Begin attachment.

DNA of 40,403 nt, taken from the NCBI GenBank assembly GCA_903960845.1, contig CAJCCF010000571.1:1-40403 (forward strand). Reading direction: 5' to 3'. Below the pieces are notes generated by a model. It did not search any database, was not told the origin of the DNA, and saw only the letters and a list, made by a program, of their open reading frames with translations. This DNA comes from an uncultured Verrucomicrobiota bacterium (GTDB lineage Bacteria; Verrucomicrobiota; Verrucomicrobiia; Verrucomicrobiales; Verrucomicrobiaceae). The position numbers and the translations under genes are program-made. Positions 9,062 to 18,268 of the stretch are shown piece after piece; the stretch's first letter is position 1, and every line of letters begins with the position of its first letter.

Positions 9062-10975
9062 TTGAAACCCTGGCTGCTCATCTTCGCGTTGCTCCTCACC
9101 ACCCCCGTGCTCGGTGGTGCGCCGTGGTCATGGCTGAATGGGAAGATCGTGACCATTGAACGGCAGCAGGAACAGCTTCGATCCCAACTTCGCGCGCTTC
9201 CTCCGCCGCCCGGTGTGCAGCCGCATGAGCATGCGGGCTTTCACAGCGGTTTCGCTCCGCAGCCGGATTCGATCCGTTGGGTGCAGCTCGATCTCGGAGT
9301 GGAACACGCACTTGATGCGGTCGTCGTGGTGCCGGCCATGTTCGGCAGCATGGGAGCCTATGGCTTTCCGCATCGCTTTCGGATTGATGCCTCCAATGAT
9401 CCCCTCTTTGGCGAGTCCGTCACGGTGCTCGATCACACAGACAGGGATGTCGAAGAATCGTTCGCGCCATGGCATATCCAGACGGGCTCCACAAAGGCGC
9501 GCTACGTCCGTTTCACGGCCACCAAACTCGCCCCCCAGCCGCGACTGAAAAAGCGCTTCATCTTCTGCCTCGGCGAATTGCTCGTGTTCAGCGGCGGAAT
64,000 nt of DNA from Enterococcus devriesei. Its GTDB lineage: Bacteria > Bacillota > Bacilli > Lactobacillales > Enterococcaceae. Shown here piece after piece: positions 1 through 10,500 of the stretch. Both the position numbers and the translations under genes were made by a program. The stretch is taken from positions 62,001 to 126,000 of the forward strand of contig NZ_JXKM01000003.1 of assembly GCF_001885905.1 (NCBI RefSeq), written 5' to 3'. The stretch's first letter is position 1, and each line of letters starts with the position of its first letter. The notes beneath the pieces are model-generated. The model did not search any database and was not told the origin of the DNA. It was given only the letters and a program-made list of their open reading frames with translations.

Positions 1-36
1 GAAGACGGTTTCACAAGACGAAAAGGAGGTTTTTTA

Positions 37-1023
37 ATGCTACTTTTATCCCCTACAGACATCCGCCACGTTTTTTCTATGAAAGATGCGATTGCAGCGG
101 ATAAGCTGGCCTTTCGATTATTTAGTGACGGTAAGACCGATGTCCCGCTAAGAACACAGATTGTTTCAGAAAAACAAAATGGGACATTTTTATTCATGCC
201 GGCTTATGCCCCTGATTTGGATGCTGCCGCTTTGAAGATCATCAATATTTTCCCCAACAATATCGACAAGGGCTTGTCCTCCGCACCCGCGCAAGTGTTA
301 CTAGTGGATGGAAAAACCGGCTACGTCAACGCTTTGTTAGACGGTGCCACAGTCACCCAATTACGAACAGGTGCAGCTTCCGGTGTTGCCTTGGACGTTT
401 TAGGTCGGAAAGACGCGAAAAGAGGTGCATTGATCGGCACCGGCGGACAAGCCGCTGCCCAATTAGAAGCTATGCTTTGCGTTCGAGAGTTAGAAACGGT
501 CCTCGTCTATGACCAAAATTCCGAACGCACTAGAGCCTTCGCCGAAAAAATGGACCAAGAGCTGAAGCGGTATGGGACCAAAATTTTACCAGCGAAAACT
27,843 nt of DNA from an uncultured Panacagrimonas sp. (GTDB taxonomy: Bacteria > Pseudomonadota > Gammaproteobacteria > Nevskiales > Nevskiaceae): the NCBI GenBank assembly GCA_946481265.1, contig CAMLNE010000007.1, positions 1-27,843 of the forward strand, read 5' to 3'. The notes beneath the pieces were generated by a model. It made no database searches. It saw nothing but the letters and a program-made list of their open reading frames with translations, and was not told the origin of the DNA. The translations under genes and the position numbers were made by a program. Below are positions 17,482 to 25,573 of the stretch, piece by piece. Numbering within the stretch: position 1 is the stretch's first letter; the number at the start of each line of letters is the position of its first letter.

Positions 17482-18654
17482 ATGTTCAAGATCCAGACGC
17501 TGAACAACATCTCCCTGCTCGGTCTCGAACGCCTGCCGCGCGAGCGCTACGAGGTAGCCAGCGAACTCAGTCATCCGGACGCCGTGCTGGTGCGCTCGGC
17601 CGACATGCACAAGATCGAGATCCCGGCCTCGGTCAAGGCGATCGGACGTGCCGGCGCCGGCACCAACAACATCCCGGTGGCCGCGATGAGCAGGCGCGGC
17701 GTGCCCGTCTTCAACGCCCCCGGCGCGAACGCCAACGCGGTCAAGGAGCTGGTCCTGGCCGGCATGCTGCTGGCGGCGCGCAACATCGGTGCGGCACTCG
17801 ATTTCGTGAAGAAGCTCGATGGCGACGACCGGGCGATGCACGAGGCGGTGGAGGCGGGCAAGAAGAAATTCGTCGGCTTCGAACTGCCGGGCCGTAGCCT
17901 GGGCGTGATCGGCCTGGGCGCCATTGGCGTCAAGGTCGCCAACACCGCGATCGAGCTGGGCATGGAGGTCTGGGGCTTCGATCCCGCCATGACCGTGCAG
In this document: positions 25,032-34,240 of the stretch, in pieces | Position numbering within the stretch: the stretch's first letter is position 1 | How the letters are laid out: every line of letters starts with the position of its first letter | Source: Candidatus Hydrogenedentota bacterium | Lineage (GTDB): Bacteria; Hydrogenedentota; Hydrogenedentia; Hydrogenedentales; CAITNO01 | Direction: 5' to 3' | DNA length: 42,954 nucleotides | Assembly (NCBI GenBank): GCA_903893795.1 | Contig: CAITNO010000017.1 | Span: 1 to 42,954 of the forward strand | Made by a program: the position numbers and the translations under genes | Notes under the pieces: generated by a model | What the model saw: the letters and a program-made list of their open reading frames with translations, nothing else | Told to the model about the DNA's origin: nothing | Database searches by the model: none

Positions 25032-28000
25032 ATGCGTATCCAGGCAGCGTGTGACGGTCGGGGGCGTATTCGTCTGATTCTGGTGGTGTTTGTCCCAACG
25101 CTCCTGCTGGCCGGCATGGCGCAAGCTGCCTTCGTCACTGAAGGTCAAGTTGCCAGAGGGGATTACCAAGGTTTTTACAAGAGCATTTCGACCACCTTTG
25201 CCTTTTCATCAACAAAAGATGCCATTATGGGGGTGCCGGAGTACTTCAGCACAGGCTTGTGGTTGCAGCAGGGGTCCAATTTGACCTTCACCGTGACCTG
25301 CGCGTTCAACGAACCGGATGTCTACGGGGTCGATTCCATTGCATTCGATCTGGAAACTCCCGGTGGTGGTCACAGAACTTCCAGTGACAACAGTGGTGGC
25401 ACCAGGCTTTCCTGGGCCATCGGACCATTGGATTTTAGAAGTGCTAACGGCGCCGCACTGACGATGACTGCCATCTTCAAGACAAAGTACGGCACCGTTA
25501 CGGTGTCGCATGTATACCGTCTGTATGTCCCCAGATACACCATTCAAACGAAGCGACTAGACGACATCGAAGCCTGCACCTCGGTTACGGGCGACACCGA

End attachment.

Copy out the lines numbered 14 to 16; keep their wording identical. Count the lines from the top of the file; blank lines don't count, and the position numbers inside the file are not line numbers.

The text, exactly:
101 ATAAGCTGGCCTTTCGATTATTTAGTGACGGTAAGACCGATGTCCCGCTAAGAACACAGATTGTTTCAGAAAAACAAAATGGGACATTTTTATTCATGCC
201 GGCTTATGCCCCTGATTTGGATGCTGCCGCTTTGAAGATCATCAATATTTTCCCCAACAATATCGACAAGGGCTTGTCCTCCGCACCCGCGCAAGTGTTA
301 CTAGTGGATGGAAAAACCGGCTACGTCAACGCTTTGTTAGACGGTGCCACAGTCACCCAATTACGAACAGGTGCAGCTTCCGGTGTTGCCTTGGACGTTT